Cook, Oakland’s fourth-round draft pick out of Michigan State, completed 14 of 21 passes for 150 yards, with one touchdown and one interception in relief of McGloin.

According to ESPN, Carr was worth 20.4 points above an average quarterback. If we subtract those 20 points from their total points scored and also keep the defense unchanged, based on Bill James’ Pythagorean expectation, we would expect the Raiders to win eight games, making them barely a playoff team.

Miami Dolphins

Miami’s offensive line doesn’t protect its quarterback that well (6.3 percent adjusted sack rate, No. 22 in the NFL), and there has been just one Super Bowl champion in the last five years to rank worse in pass protection: the Seattle Seahawks.

The Seahawks, however, had Russell Wilson under center, one of the most mobile passers in the game. The Dolphins will will suit up backup Matt Moore for the playoffs with Ryan Tannehill recovering from ACL and MCL sprains in his left knee. In three regular-season starts in 2016, Moore has seen his completion rate drop from 70.7 to 48.3 percent under pressure.

NFC

Dallas Cowboys

It’s a risky proposition having a rookie quarterback in the playoffs, but Dak Prescott did everything the Cowboys have needed him to do and more during the regular season. He’s completed 67.8 percent of his passes for 3,667 yards and 23 touchdowns and ranks third in ESPN’s QBR rating, behind MVP front-runners Matt Ryan and Brady.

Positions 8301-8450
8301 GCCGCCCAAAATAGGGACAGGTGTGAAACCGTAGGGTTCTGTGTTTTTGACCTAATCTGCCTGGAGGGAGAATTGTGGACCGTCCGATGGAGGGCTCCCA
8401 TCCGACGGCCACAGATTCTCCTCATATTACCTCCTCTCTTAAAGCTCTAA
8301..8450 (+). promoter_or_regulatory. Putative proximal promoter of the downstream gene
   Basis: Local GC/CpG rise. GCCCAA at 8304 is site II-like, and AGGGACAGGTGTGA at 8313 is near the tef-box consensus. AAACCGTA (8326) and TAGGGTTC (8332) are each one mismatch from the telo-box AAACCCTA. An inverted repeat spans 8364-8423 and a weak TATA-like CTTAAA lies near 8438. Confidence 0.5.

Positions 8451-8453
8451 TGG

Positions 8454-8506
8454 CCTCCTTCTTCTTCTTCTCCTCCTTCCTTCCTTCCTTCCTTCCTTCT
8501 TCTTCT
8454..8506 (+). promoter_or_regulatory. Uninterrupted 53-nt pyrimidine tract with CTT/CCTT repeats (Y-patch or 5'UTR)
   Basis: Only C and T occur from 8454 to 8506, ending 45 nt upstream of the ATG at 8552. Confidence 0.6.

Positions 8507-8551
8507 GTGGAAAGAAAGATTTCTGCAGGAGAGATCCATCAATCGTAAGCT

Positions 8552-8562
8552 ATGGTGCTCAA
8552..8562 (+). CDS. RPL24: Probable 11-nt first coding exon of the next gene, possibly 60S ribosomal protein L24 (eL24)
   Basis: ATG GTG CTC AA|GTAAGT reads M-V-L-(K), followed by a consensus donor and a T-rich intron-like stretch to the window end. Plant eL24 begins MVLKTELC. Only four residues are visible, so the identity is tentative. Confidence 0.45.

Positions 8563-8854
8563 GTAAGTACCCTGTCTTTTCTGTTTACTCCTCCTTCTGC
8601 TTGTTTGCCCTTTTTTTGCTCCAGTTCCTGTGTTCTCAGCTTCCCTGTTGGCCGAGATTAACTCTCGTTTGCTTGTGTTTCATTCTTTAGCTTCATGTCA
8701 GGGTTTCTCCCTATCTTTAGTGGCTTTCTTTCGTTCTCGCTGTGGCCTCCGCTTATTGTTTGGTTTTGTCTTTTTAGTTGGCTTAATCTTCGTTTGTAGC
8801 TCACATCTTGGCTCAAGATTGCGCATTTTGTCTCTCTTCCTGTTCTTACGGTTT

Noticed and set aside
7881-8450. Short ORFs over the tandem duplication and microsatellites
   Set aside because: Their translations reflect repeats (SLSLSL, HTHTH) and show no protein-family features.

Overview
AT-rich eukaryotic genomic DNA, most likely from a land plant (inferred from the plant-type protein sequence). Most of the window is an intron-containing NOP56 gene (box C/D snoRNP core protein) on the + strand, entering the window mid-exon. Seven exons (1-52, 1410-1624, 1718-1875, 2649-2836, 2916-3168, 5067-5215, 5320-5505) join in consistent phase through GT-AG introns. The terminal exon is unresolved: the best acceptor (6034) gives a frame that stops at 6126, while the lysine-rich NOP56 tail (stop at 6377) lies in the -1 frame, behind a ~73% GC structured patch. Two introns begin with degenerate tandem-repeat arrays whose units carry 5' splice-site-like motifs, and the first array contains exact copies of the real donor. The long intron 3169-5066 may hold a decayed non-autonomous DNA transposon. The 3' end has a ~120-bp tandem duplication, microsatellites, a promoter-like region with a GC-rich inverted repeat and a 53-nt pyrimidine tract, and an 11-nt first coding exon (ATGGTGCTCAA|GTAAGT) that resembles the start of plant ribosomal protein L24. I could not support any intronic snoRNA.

But Prescott’s performance against a top-10 pass defense compared to everyone else is enlightening. He has an 86.9 passer rating against the better pass defenses in the league (6.6 yards per pass, 7-to-3 touchdown-to-interception ratio) but feasts on those outside the top 10 with a 122.1 rating (9.3 yards per pass, 16-to-1 touchdown-to-interception ratio).

Four potential playoff opponents are currently in the top 10: the New York Giants and Seattle Seahawks in the NFC, and the Houston Texans and Kansas City Chiefs in the AFC. And just a reminder that he’s already lost twice to the Giants.

Atlanta Falcons

The Falcons, behind quarterback Matt Ryan, have a high-flying offense that can score a lot of points. The problem is their defense allows a lot of points, too.